From the publisher—
The Church has stood for hundreds of years, preserving the sole surviving city in a desert wasteland. When Echo Hunter 367 is sent out past the Church’s farthest outposts, she’s sure it’s a suicide mission. But just when she’s about to give up hope, she finds the impossible – another thriving community, lush and green, with a counsel of leaders who take her in.
Wary of this new society, with ways so different from the only life she’s ever known, Echo is determined to complete her mission and bring hope back to the Church. She’s unsure who she can trust, and must be strong and not be seduced by their clean, fresh water, and plentiful energy sources. If she plays her cards right, she may even still have a chance to save the woman she loves.
Regeneration is one of those books that leave me in the dust a bit because there is so much going on and so many characters to keep straight. That’s not necessarily a bad thing but it does mean I struggled some but, all in all, I liked it for the most part. I will say I think I should have read the first book, Dissension, before tackling this one.
When we first see Echo, she is on the point of death but rescue comes just in time and she wakes in a strange place surrounded by people she doesn’t know. This is initially the most important facet of the story, the need to try to adapt to and work with strangers, people whose lives have been so different.
The other core aspect of Echo’s tale is the need to make choices or, indeed, to NOT make choices. At nearly every turn, Echo is faced with options and they are rarely simple; some, in fact, can lead to major upheavals in her life and in the world she lives in. She’s not the only one facing these dilemmas, though. As two societies learn they are not alone, they must either agree to disagree, if you will, or find ways to coexist and Echo is right at the center of what will be a turning point for these people who have survived the end of civilization as we know it.
Including a love story that nearly consumes Echo, Regeneration is an intense look at human nature when faced with the unknown and I felt compelled to turn the pages to find out what would happen next. I was certainly not prepared for the ending but I think it was almost pre-ordained and was, indeed, fitting.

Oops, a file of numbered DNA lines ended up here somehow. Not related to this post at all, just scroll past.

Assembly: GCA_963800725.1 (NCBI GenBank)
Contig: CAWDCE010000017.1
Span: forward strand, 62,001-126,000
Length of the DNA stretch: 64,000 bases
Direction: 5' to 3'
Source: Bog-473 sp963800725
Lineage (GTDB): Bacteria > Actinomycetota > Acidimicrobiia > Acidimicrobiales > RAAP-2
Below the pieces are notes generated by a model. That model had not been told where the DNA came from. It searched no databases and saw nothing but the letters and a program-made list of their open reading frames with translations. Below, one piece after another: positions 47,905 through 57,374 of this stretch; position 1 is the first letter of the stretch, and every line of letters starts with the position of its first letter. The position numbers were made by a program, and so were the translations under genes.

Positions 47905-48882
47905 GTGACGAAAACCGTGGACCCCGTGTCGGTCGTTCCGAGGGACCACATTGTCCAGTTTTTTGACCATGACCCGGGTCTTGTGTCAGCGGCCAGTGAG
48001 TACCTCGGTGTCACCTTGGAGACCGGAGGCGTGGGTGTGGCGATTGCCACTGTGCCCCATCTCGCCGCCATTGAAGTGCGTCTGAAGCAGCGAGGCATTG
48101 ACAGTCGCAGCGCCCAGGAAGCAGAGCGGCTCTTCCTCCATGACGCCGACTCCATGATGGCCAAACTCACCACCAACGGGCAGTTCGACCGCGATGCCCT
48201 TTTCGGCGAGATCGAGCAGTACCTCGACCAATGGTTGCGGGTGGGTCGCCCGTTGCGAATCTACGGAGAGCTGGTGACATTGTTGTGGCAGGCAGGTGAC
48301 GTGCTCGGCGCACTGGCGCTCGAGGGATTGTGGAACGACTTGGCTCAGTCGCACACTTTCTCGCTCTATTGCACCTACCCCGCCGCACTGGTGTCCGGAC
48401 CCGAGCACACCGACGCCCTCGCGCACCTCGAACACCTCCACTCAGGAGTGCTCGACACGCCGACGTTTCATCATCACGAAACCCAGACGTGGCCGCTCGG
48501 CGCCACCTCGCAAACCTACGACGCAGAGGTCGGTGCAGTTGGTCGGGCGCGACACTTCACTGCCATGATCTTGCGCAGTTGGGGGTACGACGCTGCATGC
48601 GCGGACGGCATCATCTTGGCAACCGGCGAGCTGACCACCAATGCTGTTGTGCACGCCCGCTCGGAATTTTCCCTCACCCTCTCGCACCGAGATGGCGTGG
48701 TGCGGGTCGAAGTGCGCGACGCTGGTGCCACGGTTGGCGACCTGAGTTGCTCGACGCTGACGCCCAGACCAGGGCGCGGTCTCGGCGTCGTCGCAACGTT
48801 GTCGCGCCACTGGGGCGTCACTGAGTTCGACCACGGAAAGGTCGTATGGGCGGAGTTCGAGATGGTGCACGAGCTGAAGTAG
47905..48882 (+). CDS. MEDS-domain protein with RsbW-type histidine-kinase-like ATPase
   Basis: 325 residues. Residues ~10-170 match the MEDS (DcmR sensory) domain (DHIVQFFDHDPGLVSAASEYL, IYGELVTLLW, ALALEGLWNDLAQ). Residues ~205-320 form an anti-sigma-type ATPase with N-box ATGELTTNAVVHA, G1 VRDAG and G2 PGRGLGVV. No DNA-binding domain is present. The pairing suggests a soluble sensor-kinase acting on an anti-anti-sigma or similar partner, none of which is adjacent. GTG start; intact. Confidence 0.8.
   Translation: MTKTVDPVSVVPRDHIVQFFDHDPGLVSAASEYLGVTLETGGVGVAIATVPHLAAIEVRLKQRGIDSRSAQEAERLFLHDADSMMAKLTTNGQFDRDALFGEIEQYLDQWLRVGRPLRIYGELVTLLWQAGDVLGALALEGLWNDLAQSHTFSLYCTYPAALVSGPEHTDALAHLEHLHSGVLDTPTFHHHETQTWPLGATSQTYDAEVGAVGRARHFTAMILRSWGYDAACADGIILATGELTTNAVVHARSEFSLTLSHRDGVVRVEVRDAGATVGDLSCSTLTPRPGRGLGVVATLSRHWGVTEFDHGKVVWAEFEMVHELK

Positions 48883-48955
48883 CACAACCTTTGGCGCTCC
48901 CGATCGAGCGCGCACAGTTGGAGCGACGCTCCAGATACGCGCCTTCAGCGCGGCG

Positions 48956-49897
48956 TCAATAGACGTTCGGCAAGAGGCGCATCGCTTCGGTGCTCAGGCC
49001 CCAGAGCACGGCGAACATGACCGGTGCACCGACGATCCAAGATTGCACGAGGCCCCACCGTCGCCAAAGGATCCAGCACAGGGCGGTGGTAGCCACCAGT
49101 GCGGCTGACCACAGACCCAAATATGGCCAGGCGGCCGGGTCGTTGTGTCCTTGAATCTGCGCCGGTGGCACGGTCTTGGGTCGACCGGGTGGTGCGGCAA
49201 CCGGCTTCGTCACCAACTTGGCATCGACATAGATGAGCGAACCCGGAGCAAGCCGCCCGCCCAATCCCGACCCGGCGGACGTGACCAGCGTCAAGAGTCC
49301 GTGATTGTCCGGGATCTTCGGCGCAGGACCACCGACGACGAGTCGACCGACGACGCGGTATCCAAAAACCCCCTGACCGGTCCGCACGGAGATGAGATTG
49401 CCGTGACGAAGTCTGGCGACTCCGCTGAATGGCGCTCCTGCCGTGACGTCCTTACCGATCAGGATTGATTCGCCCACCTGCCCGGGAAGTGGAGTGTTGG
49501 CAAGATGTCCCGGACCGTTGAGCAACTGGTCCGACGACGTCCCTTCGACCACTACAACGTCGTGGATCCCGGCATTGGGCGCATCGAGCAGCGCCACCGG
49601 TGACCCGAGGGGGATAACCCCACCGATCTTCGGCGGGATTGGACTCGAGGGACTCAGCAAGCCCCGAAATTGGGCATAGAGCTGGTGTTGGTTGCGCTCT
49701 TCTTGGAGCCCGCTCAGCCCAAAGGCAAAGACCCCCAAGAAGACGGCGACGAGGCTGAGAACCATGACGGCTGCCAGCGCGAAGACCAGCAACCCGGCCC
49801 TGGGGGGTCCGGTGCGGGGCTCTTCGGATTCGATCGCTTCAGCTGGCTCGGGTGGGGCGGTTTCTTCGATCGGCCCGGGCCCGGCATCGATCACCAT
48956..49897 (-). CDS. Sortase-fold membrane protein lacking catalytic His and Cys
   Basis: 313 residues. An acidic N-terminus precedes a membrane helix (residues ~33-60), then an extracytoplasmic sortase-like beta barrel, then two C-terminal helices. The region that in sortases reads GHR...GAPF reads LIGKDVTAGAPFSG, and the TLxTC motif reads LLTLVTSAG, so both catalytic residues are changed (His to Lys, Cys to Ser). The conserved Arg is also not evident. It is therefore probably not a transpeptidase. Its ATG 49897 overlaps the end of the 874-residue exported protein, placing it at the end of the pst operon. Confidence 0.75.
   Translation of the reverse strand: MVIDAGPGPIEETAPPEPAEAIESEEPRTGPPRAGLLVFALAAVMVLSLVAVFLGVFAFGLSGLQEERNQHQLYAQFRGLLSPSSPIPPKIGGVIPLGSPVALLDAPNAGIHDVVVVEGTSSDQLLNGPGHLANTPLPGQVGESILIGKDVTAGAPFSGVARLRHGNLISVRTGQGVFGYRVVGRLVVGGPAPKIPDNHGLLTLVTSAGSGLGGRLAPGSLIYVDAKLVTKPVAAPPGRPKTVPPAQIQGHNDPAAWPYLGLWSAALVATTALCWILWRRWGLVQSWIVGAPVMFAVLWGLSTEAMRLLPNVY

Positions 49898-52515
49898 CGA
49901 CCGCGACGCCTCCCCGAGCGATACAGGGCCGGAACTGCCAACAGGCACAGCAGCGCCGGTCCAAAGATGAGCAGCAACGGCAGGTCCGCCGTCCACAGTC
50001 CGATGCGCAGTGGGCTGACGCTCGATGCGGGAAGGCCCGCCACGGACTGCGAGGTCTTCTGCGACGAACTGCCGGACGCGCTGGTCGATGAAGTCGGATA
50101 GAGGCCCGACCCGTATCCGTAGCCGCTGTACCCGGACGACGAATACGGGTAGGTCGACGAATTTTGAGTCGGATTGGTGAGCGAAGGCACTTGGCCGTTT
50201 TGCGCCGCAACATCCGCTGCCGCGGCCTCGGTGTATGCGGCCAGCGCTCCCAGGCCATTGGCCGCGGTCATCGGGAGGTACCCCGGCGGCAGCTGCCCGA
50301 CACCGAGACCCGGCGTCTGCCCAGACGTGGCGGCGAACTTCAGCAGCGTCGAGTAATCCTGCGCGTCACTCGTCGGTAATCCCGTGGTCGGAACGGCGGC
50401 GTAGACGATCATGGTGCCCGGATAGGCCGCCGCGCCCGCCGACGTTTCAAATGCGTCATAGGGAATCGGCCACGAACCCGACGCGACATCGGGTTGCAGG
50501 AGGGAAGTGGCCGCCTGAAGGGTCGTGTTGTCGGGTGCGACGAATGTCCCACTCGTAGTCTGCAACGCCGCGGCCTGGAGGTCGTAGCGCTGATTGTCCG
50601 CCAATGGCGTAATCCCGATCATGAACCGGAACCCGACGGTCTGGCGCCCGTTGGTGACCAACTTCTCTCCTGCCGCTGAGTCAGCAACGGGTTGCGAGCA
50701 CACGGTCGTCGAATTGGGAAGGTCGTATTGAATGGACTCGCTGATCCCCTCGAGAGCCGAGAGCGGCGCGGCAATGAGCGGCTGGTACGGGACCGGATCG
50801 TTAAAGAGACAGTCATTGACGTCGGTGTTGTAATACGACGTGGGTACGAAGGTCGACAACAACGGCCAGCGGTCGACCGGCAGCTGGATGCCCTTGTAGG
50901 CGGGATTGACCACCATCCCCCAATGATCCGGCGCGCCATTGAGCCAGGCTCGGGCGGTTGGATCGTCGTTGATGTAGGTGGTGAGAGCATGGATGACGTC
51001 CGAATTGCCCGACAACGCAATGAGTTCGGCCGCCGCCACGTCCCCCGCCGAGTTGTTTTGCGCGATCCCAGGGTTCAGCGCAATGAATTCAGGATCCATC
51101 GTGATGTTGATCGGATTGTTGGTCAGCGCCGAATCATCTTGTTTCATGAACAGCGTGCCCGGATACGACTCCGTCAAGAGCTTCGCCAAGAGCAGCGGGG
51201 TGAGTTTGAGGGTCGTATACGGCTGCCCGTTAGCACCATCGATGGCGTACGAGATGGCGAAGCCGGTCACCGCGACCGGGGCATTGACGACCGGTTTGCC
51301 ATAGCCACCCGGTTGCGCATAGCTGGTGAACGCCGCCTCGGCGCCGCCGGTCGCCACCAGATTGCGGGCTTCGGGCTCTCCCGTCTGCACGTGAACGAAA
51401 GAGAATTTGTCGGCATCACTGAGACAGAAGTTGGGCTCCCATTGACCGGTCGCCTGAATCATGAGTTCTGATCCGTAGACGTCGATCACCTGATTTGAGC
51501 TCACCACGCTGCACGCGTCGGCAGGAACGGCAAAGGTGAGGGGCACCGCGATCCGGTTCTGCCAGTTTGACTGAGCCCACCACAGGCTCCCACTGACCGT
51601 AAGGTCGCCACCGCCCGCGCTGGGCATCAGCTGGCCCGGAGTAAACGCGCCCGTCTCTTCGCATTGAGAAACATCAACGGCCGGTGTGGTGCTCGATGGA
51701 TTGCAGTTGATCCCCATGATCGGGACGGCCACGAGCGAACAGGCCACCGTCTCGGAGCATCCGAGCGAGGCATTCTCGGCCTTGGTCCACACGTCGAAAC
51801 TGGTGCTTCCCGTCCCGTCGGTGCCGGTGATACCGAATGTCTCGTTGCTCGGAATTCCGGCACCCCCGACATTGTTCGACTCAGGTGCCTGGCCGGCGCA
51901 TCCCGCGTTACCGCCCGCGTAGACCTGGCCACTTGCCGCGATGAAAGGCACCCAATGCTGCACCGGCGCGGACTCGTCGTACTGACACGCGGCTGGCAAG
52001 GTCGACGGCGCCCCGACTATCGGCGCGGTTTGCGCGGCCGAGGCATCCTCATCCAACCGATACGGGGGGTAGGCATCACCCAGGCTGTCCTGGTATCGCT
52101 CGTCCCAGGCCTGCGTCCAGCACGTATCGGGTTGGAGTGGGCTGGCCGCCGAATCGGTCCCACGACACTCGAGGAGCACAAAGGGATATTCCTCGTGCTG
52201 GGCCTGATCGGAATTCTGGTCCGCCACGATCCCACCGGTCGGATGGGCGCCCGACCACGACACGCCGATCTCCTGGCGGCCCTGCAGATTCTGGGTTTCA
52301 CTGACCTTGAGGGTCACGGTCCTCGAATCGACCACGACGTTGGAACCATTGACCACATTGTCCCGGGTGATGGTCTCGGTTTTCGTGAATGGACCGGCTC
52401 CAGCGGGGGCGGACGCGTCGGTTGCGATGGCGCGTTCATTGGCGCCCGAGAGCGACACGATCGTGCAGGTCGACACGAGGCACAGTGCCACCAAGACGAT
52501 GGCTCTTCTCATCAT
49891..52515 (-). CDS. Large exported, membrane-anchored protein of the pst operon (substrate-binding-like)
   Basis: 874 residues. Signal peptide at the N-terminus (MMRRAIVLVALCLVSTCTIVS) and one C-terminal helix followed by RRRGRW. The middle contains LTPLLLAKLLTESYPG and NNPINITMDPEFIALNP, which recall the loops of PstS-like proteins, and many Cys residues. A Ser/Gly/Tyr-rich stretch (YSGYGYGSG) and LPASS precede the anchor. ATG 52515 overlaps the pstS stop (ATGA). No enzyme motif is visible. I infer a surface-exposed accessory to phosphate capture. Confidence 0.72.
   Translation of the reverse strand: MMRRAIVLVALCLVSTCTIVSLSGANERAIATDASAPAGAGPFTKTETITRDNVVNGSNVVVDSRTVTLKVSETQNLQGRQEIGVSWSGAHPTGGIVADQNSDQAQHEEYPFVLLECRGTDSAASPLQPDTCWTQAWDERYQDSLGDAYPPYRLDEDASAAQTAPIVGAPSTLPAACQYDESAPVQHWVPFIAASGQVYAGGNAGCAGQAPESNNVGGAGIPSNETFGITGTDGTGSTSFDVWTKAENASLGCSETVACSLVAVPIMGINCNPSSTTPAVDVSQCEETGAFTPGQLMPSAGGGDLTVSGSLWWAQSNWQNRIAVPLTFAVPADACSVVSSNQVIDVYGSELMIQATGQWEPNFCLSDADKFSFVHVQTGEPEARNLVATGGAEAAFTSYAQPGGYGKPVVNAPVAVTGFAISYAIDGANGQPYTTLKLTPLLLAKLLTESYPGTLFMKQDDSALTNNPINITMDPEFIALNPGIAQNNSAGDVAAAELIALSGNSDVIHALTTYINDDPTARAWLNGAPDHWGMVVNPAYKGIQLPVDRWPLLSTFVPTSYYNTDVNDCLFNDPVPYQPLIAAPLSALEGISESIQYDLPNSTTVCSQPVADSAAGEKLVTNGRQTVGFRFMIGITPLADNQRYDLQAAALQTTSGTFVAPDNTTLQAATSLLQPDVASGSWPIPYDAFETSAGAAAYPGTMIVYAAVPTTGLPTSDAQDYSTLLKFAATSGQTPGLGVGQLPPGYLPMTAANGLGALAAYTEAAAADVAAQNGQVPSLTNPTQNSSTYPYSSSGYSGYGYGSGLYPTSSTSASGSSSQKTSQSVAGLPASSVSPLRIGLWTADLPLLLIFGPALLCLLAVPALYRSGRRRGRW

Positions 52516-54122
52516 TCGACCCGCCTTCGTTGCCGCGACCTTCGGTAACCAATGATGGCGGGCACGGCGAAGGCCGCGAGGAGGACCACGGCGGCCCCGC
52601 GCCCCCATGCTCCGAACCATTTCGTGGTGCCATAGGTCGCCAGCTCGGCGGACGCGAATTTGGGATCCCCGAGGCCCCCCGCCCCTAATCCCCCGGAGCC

Reviewed by Lelia Taylor, March 2017.
An Excerpt from Regeneration
Echo Hunter 367 studied the dying woman in the desert with grudging admiration. The woman had walked long past what might reasonably be expected, if that lurching stagger could be called a walk. When she couldn’t walk any more she had crawled, and after that she had dragged herself along, fingers clawing through sand until they clutched some purchase, body scraping over rocks and debris, heedless of the damage. Now and then she made a noise, a purely animal grunt of effort or pain, but she forced herself onward, all the way until the end.
I smell the water.
Desperate as the woman was, she had still been cautious. Though an incalculable distance from any familiar place, she still recognized danger: the wind-borne sand that scoured exposed skin clean to the bone, the predators that stalked patiently in the shadows for prey too weak to flee. The cliff edge that a careless girl could slip over, body suspended in space for the briefest moment before her hands tore through the thornbush, then the long hard fall.